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EcommerceBytes-NewsFlash, Number 2653 - October 17, 2011 - ISSN 1539-5065    5 of 6

Consumer Reports Investigates Penny Auctions

By Ina Steiner
October 17, 2011

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The discounts offered on online penny-auction sites might be tempting, but Consumer Reports said an investigation of online penny-auction sites revealed that most users end up spending a lot of cash only to end up empty handed.

On sites like Bidcactus, Bid Rivals, HappyBidDay and QuiBids, which sell items such as an $1,800 high-definition television for $73, "actually winning a big-ticket item for pennies on the dollar from one of these sites can take an extraordinary amount of effort and is hardly a given."

Unlike traditional auctions, bidding isn't free. Consumer Reports explains, you must buy bids up front - typically for 50 cents to $1 each. To get bids, you register a credit or debit card or use PayPal. Bids are sold in packs, with the minimum pack costing around $25 to $60, depending on the site. Unused bids are refundable on some sites though sometimes within only 30 days of when you buy them. One key difference between traditional and penny auctions is that any bids you make are gone, whether or not you win.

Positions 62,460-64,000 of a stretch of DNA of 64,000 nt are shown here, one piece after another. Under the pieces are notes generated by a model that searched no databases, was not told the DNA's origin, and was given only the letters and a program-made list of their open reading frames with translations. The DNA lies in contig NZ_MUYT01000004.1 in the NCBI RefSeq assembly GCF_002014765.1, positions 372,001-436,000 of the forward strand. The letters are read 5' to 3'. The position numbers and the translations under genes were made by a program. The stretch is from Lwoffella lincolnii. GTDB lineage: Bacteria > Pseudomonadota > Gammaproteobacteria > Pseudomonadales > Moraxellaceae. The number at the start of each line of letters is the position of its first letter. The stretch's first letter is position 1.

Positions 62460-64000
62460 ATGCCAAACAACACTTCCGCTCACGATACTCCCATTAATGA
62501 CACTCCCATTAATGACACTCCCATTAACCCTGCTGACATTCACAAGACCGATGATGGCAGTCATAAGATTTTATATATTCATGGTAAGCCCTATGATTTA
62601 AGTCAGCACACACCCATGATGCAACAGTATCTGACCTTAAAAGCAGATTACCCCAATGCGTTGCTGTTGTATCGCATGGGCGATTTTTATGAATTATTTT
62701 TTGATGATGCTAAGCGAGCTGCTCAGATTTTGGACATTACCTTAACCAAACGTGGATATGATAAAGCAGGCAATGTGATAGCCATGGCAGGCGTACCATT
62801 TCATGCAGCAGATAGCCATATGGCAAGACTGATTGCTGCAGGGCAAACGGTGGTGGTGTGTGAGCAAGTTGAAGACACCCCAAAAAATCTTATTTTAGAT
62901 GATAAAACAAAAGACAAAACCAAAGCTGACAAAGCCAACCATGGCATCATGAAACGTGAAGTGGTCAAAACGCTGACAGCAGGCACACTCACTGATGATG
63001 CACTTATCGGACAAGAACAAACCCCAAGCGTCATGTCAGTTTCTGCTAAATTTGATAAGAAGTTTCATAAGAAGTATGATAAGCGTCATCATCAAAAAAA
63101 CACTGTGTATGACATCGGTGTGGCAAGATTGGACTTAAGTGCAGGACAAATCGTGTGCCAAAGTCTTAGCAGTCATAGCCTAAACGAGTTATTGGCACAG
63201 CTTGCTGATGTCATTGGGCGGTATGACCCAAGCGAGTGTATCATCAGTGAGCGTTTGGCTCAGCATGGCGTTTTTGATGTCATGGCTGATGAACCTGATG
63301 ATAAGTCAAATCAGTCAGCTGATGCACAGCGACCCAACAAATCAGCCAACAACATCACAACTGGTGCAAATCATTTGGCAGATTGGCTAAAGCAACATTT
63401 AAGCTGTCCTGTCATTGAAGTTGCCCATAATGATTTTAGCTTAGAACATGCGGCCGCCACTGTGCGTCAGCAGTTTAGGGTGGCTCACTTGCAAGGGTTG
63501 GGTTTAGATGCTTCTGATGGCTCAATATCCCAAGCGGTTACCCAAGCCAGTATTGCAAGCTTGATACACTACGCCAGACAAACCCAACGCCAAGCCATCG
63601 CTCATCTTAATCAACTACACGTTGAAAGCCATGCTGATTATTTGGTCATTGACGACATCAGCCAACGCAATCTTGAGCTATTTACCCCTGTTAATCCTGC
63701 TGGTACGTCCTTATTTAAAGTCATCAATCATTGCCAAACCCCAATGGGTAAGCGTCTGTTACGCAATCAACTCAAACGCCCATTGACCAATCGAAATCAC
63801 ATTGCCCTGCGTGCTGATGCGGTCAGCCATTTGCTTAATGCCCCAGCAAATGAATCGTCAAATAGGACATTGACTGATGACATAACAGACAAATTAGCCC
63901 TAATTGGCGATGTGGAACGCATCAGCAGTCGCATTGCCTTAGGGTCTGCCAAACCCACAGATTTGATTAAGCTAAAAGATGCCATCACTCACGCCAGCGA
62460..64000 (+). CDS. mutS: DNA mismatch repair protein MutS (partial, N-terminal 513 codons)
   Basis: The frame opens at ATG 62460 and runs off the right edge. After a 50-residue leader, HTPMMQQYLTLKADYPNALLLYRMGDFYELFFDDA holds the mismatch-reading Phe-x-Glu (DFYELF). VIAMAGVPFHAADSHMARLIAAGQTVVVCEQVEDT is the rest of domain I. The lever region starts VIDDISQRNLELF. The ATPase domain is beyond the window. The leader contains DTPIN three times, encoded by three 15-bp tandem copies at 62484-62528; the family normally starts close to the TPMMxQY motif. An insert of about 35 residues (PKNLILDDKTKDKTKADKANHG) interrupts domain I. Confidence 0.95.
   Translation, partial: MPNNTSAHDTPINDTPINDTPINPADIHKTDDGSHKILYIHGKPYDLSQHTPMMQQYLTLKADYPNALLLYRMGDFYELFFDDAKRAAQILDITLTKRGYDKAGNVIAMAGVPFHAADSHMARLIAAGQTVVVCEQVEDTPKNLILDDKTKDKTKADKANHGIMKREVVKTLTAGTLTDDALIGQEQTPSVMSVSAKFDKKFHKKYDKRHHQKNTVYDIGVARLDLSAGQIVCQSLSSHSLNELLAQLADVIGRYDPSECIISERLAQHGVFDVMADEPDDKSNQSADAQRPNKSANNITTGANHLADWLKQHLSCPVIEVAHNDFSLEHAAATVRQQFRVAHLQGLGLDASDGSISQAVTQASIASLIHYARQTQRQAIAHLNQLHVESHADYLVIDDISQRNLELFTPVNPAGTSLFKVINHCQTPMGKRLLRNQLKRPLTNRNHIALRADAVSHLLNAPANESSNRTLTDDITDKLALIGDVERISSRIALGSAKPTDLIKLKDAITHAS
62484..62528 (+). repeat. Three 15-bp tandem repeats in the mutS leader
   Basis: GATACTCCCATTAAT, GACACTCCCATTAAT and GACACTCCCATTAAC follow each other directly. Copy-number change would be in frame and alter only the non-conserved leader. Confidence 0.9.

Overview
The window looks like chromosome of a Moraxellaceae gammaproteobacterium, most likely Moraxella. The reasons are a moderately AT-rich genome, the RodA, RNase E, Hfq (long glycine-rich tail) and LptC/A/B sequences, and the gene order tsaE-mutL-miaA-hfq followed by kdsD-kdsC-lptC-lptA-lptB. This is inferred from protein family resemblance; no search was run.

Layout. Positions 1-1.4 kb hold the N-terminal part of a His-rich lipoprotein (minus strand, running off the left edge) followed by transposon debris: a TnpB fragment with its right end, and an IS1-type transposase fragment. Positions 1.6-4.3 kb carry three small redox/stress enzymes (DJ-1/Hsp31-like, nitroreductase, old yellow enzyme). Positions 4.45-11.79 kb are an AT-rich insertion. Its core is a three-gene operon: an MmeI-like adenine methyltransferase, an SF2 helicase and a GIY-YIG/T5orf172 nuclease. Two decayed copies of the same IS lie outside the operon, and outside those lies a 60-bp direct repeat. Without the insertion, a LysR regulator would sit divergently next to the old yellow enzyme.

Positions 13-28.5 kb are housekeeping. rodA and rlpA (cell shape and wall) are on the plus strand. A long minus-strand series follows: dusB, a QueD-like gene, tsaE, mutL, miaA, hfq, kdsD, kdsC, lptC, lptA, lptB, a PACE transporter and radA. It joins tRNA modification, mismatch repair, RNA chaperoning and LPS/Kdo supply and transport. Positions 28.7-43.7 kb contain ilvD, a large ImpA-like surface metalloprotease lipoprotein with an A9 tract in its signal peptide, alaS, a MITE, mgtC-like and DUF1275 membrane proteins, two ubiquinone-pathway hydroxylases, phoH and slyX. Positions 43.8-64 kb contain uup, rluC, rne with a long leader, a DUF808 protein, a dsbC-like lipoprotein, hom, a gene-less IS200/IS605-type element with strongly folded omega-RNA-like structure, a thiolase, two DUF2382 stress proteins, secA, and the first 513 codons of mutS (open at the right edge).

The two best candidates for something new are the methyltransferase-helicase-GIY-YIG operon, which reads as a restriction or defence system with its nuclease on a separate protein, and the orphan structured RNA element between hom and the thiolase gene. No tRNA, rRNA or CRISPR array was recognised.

Critics say the penny auction sites is gambling - Consumer Reports writes that, whether it's technically gambling or not, it's easy to get hooked. It references the Federal Trade Commission report, which says in many ways, "penny auctions are more like lotteries than traditional online auction sites. In a penny auction, you have to pay to bid."

The full story, Penny-Auction Sites Offer the Thrill of the Bid, is available on Consumer Reports.

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About the author:

Ina Steiner is co-founder and Editor of EcommerceBytes and has been reporting on ecommerce since 1999. She's a widely cited authority on marketplace selling and is author of "Turn eBay Data Into Dollars" (McGraw-Hill 2006). Her blog was featured in the book, "Blogging Heroes" (Wiley 2008). Follow her on Twitter at @ecommercebytes and send news tips to ina@ecommercebytes.com.

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